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Botanica Marina

Editor-in-Chief: Dring, Matthew J.


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Volume 61, Issue 5

Issues

Shading by invasive seaweeds reduces photosynthesis of maerl from the Ría de Vigo (NW Spain)

Sara P. Cobacho
  • Corresponding author
  • Faculty of Marine Sciences, University of Vigo, As Lagoas-Marcosende, 36310 Vigo, Spain
  • Coastal and Marine Management, University Centre of the Westfjords, 400 Ísafjörður, Iceland
  • Email
  • Other articles by this author:
  • De Gruyter OnlineGoogle Scholar
/ Luis Navarro
  • Faculty of Biology, Department of Plant Biology and Soil Sciences, University of Vigo, As Lagoas-Marcosende, 36310 Vigo, Spain
  • Other articles by this author:
  • De Gruyter OnlineGoogle Scholar
/ Nuria Pedrol
  • Faculty of Marine Sciences, Department of Plant Biology and Soil Sciences, University of Vigo, As Lagoas-Marcosende, 36310 Vigo, Spain
  • Other articles by this author:
  • De Gruyter OnlineGoogle Scholar
/ José M. Sánchez
  • Faculty of Marine Sciences, Department of Plant Biology and Soil Sciences, University of Vigo, As Lagoas-Marcosende, 36310 Vigo, Spain
  • Other articles by this author:
  • De Gruyter OnlineGoogle Scholar
Published Online: 2018-08-22 | DOI: https://doi.org/10.1515/bot-2018-0004

Abstract

The overgrowth and shading of several alien species along the European Atlantic coast are expected to reduce photosynthesis of maerl, decreasing its growth and fitness. In this work, three shade levels (0, 20 and 50%) were set up under laboratory conditions to simulate different competitive scenarios potentially affecting maerl beds. Live individuals of Sargassum muticum and Undaria pinnatifida were placed over maerl cultures, and the effects of shading were assessed by chlorophyll a fluorescence using a pulse-modulated fluorescence monitoring system. Photosystem II efficiency was measured as the ratio of variable to maximal fluorescence (Fv/Fm) as a proxy for the stress experienced by maerl. According to our data, irradiance reduction results in a small, yet significant, impact on the PSII efficiency of maerl, which could have fitness consequences.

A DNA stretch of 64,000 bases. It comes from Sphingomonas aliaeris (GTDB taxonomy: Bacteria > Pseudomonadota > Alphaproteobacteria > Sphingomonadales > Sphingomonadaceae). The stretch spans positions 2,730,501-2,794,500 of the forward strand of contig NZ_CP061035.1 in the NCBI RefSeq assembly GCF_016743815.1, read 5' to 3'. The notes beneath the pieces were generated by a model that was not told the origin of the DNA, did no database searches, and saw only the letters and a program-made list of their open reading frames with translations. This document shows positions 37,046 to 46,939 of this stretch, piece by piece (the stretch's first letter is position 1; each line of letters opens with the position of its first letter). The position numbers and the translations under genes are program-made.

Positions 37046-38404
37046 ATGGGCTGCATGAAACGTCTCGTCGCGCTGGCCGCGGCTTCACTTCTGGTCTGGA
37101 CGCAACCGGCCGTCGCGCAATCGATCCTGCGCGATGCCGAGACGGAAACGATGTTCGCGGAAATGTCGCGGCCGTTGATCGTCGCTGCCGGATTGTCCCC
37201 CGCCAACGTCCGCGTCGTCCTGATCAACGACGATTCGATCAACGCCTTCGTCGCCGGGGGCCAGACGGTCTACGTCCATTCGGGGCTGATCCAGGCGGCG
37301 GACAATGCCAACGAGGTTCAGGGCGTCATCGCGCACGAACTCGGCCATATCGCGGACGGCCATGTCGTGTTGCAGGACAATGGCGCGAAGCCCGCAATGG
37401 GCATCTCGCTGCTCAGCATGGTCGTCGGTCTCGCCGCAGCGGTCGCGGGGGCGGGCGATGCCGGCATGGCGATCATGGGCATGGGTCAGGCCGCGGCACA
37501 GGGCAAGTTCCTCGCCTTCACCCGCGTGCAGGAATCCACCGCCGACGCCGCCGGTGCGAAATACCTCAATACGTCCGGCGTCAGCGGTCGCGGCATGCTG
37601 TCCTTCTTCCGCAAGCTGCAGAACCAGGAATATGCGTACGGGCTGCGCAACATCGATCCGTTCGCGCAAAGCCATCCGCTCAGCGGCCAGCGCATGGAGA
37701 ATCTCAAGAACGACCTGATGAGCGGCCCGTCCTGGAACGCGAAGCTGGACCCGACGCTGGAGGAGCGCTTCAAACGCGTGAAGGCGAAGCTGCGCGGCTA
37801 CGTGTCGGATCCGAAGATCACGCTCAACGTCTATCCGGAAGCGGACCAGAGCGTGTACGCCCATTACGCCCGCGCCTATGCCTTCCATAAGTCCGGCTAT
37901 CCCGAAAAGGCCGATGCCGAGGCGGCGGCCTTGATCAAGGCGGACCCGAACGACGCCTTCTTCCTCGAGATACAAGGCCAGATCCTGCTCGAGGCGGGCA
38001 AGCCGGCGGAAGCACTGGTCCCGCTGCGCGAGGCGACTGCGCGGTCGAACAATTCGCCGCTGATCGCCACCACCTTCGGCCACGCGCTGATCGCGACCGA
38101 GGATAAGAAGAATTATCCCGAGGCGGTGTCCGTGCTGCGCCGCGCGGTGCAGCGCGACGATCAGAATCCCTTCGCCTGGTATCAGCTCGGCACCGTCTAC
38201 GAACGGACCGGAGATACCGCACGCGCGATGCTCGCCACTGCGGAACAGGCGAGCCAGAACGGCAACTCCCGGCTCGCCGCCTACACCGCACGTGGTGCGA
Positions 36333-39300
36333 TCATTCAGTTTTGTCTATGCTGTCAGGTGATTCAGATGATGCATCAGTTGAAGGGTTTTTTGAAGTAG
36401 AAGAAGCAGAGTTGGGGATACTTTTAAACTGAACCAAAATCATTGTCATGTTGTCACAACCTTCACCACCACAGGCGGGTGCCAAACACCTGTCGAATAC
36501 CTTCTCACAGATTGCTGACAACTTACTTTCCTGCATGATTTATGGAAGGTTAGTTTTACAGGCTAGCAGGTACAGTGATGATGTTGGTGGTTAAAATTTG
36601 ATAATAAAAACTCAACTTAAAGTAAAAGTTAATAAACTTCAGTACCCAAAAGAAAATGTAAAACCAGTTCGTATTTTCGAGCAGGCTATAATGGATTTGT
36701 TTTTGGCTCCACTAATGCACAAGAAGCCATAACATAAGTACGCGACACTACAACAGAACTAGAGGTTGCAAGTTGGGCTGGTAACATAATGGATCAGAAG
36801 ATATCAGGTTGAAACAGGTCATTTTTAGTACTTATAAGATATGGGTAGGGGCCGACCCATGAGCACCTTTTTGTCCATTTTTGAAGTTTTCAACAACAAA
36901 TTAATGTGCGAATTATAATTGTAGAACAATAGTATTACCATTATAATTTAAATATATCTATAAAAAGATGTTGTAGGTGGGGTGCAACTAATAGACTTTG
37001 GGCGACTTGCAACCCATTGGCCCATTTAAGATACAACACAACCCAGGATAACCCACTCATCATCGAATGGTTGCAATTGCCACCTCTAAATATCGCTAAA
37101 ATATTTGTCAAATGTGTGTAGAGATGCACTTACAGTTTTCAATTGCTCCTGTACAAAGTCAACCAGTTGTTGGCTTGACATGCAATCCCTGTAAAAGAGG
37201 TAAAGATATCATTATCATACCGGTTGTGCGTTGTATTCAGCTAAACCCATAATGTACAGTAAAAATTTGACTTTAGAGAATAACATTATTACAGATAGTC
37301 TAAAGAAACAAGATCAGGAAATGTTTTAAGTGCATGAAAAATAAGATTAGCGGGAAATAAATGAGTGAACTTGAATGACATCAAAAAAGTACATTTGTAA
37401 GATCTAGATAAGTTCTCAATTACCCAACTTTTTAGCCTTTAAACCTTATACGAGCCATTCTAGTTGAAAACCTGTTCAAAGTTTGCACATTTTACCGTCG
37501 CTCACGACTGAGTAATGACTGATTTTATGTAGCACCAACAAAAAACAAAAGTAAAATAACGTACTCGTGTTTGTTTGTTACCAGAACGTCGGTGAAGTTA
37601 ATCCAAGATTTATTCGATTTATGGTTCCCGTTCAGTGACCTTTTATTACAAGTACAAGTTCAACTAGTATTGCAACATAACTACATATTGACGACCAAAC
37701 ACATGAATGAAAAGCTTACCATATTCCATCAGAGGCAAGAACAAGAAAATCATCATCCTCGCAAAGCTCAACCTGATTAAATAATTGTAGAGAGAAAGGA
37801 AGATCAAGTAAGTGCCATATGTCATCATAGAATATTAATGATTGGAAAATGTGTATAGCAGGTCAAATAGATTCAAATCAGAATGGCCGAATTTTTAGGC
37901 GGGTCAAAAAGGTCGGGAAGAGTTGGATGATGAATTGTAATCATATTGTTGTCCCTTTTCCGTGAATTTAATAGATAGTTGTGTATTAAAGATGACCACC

Keywords: biological invasion; fluorescence; light stress; maerl beds

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About the article

Sara P. Cobacho

Sara P. Cobacho obtained her degree in marine sciences from the University of Vigo, Spain. During this period, she conducted 1 year of oceanography studies at the Arctic University of Norway, Tromsø. Her interest in coastal issues led her to study a Master in resource management with coastal and marine management as a specialty at the University Centre of the Westfjords in Ísafjörður, Iceland.

Luis Navarro

Luis Navarro is senior lecturer at the University of Vigo and has a PhD in evolutionary ecology of plants from the University of Santiago de Compostela, Spain. His scientific interest is currently focused on four main questions: conservation biology of plants, evolution of sexual systems, mutualistic plant-animal interactions and ecological and evolutionary consequences of biological invasions. Transdisciplinary interest has prompted him to investigate the most efficient ways to communicate science to society. He does this by means of videos through the platform Divulgare <www.divulgare.net> that he has created.

Nuria Pedrol

Nuria Pedrol is an associate professor of plant physiology at the University of Vigo. She develops different basic and applied projects on plant ecophysiology, stress physiology and allelopathy.

José M. Sánchez

José M. Sánchez is a senior lecturer at the Departamento de Biología Vegetal at the University of Vigo. His main scientific interest includes the study of plant ecology at the coastline, especially interspecific interactions and the ecological and evolutionary consequences of biological invasions for plants.


Received: 2018-01-24

Accepted: 2018-07-04

Published Online: 2018-08-22

Published in Print: 2018-09-25


Citation Information: Botanica Marina, Volume 61, Issue 5, Pages 453–457, ISSN (Online) 1437-4323, ISSN (Print) 0006-8055, DOI: https://doi.org/10.1515/bot-2018-0004.

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